The Duke of Northumberland is facing a second “peasant’s revolt” over plans to build over a much-loved “wildlife haven” in a Northumberland town.
Residents of the town of Amble have launched a campaign of resistance against proposals to build an access road through the green space.
Ralph Percy, the 12th Duke of Northumberland and a friend of Prince Charles, is already facing a revolt over proposals to build new housing on beloved allotments in Isleworth, West London.
Allotment holders, who have been growing vegetables on the site since 1917, are trying to buy the plot to permanently block development, i revealed last month.
Now he is facing a backlash over his plans for land known as “the Braid” – a former landfill site which has been publicly accessible green space since the 70s.
Most of the land is designated as a “village green” and is popular with local residents and dog walkers. Residents say it is “teeming” with wildlife including owls, stoats, herons, and hedgehogs.
The Duke, who has an estimated family fortune of around £400m, wants to build a housing development of 48 supported living apartments and 45 residential apartments on an adjacent brownfield site.
The family company, Northumberland Estates, owns a strip of land running through the Braid and is proposing to build an access road for the “lifetime neighbourhood” through the green space. An additional temporary road will also be constructed under the plans, to carry lorries to and from the site during the construction phase.
“The access road will cross the grassland north of the Gut and material will be dug from this area for fill on the main development site, resulting in loss of some species-poor grassland,” the planning application reads.
Northumberland Estates says it has support from the local community for its plans, which it says will “have very little impact on the Braid”.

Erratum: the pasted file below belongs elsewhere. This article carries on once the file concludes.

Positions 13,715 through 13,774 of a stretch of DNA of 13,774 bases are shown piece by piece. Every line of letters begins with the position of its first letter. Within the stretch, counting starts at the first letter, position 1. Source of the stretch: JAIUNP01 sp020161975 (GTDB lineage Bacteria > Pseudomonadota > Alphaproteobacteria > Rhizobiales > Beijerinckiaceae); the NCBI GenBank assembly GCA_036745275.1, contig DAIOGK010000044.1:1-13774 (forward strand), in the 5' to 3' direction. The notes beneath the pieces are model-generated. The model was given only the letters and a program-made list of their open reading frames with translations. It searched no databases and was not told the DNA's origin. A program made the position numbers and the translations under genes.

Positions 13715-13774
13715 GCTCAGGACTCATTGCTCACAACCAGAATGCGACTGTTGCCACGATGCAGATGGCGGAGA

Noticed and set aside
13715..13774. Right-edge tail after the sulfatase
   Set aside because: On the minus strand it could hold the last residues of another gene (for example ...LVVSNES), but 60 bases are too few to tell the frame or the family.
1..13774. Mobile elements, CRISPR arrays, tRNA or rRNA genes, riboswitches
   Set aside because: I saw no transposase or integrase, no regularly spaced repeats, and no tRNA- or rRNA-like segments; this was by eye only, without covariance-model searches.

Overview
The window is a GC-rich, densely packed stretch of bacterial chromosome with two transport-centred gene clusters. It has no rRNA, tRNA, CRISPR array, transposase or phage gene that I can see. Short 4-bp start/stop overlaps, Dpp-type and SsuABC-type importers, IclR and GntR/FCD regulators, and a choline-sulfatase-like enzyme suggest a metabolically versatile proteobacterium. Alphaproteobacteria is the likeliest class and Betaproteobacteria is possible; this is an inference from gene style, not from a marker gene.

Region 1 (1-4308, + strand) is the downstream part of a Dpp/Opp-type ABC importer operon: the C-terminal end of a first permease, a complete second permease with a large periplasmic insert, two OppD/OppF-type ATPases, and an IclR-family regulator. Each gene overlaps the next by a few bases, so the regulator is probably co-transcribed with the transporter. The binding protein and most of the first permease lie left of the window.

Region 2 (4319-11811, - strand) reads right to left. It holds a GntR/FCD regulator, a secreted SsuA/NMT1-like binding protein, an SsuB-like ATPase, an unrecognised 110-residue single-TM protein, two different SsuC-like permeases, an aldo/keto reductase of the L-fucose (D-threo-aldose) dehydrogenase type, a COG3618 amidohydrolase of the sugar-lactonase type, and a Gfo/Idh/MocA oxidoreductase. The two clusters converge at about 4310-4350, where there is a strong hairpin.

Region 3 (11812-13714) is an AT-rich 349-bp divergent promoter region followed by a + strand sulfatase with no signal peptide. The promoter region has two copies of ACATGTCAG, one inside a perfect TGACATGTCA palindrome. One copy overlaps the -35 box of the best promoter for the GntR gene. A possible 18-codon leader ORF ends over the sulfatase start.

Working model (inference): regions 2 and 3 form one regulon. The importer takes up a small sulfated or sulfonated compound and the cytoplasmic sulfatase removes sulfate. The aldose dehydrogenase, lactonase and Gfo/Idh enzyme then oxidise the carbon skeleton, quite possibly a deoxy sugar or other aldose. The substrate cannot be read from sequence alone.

But some residents fear the road will bring noise and light pollution, scare wildlife away, and reduce access for dog walkers and local residents.
“I’m quite shocked, to tell you the truth, that it could even be on the cards,” local resident Jackie Turpin told i. “How dare he,” said Ms Turpin. “How dare he build a road across it, just because he owns the land.”
Ms Turpin said she feels an affinity with the allotment holders of Isleworth. “In both instances, the Duke is trying to take away the use of land which, for decades, has been integral to the mental health and well-being of the local communities,” she said.
Mr Percy inherited his dukedom alongside large swathes of land across Northumberland in 1995. The estate includes ownership of nearby Alnwick Castle and Syon House in London, as well as commercial property holdings.
A local campaign group, Save Our Braid, has launched to raise awareness of the duke’s plans, handing out leaflets to visitors and displaying posters around the village. More than 100 objections to the planning application have been lodged.
Natural England has requested more information on the development’s impact on local wildlife and ecology.
Amble resident Terry Barton uses the Braid every day to walk his dogs. He told i he fears the Braid would be vulnerable to further development if the plans to build the road are approved. “It will be eroded and eroded until there is nothing left,” he said.
It is not the first time the Braid has been threatened with development. In 2011 Northumberland Estates and Tesco won permission to build a supermarket on the brownfield site, with an access road running through the Braid. But the plans were dropped in 2015.
Colin Barnes, planning director at Northumberland Estates, said the proposed road would be “much less intrusive” than the road that would have been built for the supermarket development.
“This is not a case of building over local green space,” he told i. “Most of the green space will be totally unaffected and landscaping measures around the road as well as on the development site will improve biodiversity. The Braid will be preserved for the enjoyment of local people and visitors.”
“We fully understand the desire of local people to protect their environment and are committed to engaging constructively throughout the whole planning process,” he added. “The ecology impact report for the project makes clear there will be biodiversity gain and habitat improvement because of the proposals.”